Sunday, May 31, 2009

Wikipedia excommunicates Church of Scientology (Contribution)

They've been told off countless times, and now Wikipedia has finally popped its foot down and banned those at Church of Scientology HQ from adding or editing entries.

The Register reports that all IP addresses owned or operated by the Church and its associates have been blocked from contributing to the site (unless they apply for special dispensation).

Wikipedia's Arbitration Committee voted 10 to 0 (and one voter abstained) to place an immediate ban on the Church.

The ban is an attempt to prevent the self-serving edits that Wikipedia alleges the Church uses to push its own agenda.

The online encyclopedia makes it clear that contributers should not work for or be affiliated with any company or organisation that they write about, and has always tried to maintain what it calls a "neutral point of view".

Individuals are often banned, but this apparently unprecented step has meant that a blanket ban Scientology IPs has been put in place.

Wikipedia has found it hard to police edits to Scientology-related entries because multiple editors have been working from various IPs with ever-changing addresses.

It's unclear if there are lots of different editors, or if a few editors are using multiple accounts in a system known as "sock puppeting".

One Arbitration Committee member wrote:

"Our alternatives are to block them entirely, or checkuser every 'pro-Scientology' editor on this topic. I find the latter unacceptable. It is quite broad, but it seems that they're funneling a lot of editing traffic through a few IPs, which make socks impossible to track."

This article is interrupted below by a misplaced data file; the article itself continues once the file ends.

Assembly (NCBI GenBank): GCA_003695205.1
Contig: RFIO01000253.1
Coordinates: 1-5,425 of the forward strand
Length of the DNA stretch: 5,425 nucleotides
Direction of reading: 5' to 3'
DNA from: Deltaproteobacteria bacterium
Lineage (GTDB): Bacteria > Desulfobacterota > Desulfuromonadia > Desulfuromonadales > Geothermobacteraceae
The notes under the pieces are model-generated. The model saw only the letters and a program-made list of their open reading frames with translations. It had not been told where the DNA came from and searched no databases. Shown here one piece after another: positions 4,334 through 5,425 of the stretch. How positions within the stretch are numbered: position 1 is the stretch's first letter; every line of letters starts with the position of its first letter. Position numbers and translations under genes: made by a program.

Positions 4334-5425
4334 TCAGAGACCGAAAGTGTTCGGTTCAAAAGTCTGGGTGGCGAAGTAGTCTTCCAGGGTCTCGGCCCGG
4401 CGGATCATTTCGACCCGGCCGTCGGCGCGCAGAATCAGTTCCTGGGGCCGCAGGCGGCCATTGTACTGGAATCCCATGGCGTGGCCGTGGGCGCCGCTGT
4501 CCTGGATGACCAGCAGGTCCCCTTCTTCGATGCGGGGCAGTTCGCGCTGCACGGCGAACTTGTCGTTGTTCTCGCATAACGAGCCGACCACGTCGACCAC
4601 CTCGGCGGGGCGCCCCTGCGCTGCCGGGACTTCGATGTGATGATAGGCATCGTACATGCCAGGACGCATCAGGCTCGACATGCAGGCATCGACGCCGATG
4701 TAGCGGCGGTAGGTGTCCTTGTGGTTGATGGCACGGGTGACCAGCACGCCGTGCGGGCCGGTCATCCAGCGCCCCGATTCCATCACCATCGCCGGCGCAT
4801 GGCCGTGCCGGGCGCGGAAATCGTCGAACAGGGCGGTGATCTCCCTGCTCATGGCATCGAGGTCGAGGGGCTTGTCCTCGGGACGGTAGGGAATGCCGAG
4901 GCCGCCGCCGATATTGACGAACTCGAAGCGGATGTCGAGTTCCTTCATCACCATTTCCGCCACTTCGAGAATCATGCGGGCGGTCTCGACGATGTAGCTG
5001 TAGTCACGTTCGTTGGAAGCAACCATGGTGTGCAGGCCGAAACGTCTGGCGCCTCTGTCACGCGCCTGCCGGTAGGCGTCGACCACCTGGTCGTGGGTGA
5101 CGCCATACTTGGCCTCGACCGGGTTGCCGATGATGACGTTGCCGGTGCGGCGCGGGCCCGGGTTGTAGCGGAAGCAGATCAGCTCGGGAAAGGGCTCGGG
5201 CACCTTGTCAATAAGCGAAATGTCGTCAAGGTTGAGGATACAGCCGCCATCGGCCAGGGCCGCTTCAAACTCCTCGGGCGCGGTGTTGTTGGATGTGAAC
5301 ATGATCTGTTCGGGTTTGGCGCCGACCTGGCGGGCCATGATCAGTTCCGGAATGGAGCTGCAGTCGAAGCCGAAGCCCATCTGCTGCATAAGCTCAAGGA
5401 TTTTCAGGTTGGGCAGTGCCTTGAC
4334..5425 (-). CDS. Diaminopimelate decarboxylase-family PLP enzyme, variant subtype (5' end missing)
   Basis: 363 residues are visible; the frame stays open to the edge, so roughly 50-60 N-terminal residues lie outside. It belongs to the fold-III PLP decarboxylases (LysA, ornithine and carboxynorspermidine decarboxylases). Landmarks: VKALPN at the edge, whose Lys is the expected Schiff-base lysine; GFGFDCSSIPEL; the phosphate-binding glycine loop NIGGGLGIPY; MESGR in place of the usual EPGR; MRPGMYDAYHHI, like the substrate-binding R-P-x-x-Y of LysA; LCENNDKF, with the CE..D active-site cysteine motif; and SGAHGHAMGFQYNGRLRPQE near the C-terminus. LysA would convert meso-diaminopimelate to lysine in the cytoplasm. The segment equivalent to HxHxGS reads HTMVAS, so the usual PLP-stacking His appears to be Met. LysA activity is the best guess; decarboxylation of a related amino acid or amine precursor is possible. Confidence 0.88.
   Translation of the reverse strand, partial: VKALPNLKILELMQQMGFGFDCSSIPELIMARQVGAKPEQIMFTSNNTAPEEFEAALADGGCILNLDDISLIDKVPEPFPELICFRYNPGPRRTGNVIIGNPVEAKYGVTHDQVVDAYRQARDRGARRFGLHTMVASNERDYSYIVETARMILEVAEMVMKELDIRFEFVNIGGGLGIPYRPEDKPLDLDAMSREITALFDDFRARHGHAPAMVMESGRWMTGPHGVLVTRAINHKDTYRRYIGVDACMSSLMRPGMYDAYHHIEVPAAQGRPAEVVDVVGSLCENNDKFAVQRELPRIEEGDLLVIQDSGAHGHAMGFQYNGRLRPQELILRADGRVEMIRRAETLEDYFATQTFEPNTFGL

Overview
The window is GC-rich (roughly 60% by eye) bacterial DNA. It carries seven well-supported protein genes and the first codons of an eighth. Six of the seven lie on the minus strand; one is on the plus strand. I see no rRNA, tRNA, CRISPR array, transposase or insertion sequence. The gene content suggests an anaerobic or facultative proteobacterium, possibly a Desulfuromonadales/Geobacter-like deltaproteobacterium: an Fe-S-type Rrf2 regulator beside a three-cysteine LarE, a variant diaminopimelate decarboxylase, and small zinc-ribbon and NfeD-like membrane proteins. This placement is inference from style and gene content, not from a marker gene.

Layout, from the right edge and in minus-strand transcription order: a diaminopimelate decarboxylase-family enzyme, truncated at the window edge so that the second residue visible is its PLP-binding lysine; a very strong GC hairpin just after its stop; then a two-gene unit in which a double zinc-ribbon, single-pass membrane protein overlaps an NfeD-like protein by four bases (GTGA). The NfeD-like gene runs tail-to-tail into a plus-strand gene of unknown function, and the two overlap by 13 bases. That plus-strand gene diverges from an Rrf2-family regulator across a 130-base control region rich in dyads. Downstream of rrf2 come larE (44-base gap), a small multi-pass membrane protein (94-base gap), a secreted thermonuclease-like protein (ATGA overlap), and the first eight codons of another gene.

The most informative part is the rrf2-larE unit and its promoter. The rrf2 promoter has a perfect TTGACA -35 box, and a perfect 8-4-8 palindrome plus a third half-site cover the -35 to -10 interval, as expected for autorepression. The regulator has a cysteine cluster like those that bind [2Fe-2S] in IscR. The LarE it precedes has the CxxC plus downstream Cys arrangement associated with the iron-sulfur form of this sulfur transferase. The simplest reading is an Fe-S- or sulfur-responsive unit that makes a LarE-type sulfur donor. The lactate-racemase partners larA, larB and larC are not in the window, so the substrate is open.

Scientology-related posts have long been troubling to Wikipedia, since many anti-Scientology editors have also been banned over the years. But Wikipedia has come under criticism for the rulings of its committee, which was once known for allowing full freedom of speech.

It's hard not to feel that banning IPs in this way is a rather drastic approach, which certainly doesn't sit well with a company that has always been associated with self-moderation, free-speech and a general air of goodwill.

But with so much time and effort spent on dealing with what is just a tiny part of this enormous resource, I can't bring myself to condemn them entirely.

What do you think?

Is this the thin end of the wedge. or does this action only go to strengthen Wikipedia's position as the web's greatest collaborative project?

No responsibility or liability shall attach itself to us or to the blogspot ‘Clerical Whispers’ for any or all of the articles placed here.

The placing of an article hereupon does not necessarily imply that we agree or accept the contents of the article as being necessarily factual in theology, dogma or otherwise.

Source (TTUK)


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